3 Lessons Learned Supporting Leaders of Color & New Approaches to Schooling in the Pandemic Era


Nybr
ia Acklin, Senior Associate
Meladee Evans, Partner of Programs

At the heart of our work, what motivates us is bringing individuals together so that they can innovate and find solutions that work for a larger purpose. We did that just recently as we hosted a session at the Charter School Growth Fund’s (CSGF) Leaders of Color Initiative to discuss issues and find solutions related to social-emotional learning (SEL), mental health,and diversity, equity, and inclusion (DEI).

This work began In March 2021 when we partnered with CSGF to implement a new initiative to provide funding to leaders of color as they work to combat the effects of COVID and systemic racism on students, staff, and families. Participating leaders received support for pilot initiatives that focused on addressing mental health and well-being due to the pandemic’s economic, health, and social impacts and associated recession and creating more equitable and inclusive organizations through network-wide systems and practices. After conducting a listening tour and interviewing close to 40 leaders of color from across the country, we gained a unique perspective on understanding what different communities are dealing with. Here are three things we heard and learned throughout as we supported four charter schools and their leaders to implement SEL, mental health, and DEI initiatives in their school communities.  

1. Knowledge sharing is critical in a time of crisis.
With the compounding effects of unfinished instructions coupled with existing systemic challenges, it’s more critical than ever that school leaders need to capture and share their ideas, challenges, and efforts to serve the mental health and DEI needs in their school communities.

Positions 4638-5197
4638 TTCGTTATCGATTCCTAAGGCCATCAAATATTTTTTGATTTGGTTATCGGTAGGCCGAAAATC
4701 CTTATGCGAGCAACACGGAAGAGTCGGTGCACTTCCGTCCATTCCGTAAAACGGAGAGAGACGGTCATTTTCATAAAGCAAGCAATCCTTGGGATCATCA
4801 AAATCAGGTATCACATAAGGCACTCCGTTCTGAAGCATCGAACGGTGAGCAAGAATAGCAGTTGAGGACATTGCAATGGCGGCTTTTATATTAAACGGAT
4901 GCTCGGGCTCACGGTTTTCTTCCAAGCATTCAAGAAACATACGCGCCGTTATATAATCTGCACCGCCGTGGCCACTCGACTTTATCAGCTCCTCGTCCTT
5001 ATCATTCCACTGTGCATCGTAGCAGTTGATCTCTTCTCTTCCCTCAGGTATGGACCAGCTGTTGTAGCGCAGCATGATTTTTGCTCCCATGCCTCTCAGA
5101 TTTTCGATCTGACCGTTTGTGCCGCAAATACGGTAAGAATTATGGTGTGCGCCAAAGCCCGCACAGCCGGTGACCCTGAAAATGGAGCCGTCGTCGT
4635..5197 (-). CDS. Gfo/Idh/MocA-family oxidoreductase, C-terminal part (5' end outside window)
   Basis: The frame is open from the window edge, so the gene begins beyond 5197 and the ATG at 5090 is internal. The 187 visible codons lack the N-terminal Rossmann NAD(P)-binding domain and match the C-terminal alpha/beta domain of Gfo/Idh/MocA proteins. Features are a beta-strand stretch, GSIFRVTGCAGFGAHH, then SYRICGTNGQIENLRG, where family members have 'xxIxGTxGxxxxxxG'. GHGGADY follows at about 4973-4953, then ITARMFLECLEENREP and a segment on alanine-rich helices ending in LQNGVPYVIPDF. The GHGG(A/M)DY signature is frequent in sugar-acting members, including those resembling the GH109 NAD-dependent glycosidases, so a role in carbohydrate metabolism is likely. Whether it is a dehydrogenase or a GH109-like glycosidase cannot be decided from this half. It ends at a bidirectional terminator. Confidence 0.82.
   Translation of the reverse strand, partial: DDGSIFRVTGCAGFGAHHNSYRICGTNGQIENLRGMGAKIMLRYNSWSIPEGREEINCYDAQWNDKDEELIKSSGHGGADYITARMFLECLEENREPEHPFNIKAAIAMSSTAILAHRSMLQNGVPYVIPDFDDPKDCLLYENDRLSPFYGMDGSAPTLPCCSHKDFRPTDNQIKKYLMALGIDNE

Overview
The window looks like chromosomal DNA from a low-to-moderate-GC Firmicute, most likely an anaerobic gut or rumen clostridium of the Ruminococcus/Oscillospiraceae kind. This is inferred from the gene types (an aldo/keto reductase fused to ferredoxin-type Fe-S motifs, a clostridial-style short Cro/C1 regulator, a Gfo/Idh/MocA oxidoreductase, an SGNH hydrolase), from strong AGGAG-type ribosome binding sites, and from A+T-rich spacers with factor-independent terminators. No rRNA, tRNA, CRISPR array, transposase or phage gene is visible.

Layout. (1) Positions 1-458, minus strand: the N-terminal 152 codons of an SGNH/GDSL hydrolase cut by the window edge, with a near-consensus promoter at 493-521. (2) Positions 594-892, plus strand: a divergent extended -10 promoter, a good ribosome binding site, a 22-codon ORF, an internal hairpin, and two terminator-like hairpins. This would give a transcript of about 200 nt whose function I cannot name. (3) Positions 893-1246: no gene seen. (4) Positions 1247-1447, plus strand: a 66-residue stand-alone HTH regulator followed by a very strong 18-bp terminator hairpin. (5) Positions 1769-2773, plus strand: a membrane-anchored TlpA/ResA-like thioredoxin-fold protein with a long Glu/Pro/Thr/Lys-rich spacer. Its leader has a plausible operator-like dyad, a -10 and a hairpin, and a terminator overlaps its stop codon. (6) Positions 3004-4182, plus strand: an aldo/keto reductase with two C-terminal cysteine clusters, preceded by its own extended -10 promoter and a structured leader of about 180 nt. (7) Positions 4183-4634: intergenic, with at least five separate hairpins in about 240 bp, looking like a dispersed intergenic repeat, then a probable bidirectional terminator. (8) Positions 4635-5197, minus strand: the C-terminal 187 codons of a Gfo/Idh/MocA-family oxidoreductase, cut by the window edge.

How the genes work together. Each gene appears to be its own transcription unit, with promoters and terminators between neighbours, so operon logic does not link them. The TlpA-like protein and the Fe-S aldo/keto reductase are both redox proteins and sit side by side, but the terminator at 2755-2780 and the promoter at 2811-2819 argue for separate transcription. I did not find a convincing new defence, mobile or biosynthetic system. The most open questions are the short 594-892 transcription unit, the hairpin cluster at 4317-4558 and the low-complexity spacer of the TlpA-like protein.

At times, we know that the work can become siloed, and capacity is limited, but anytime we can listen, synthesize findings, and codify what we’re hearing, we can share what we’re hearing. It also helps us identify gaps to work with other school leaders or organizations to create missing frameworks and tools.

2. Leaders are still (rightfully) figuring things out and rethinking teaching and learning.
We know it shouldn’t take a pandemic for us to think critically about high-quality teaching and learning.
Still, this was an opportunity for many leaders to think differently about schooling and approaches to education that works for different types of students and families. Press play below to hear directly from school leaders of four charter schools discuss how they navigated the effects of the pandemic in their school communities and how they’re transforming the way they approach teaching and learning.

 3. The resources and solutions we seek are often already within our community.
We saw many leaders being more thoughtful about community partnerships. Thinking about how they align with your goal of supporting students, families, and teachers is vital to success. Individuals and institutions in your neighborhood can garner innovative solutions that you might not have considered or had internal resources to implement. 

This initiative with CSGF allowed us to highlight the nuanced issues that school communities of color may face and show how resilient their school communities and leaders are. They are determined to find or make a way by any means necessary, and it made us think, “What could they do if they had even more support behind them?” If the pilot programs we witnessed expanded to other schools, it could shift how other schools manage and think about health and safety for their schools and their families. If you or your school community or organization are thinking of ways to create more equity and inclusiveness through network-wide systems and practices, check out these resources and artifacts from the CSGF transformative grant recipients from the American Indian Academy of Denver, Arizona Autism Charter School, Inc., Resurgence Hall Charter School, and Warren Easton Charter High School.

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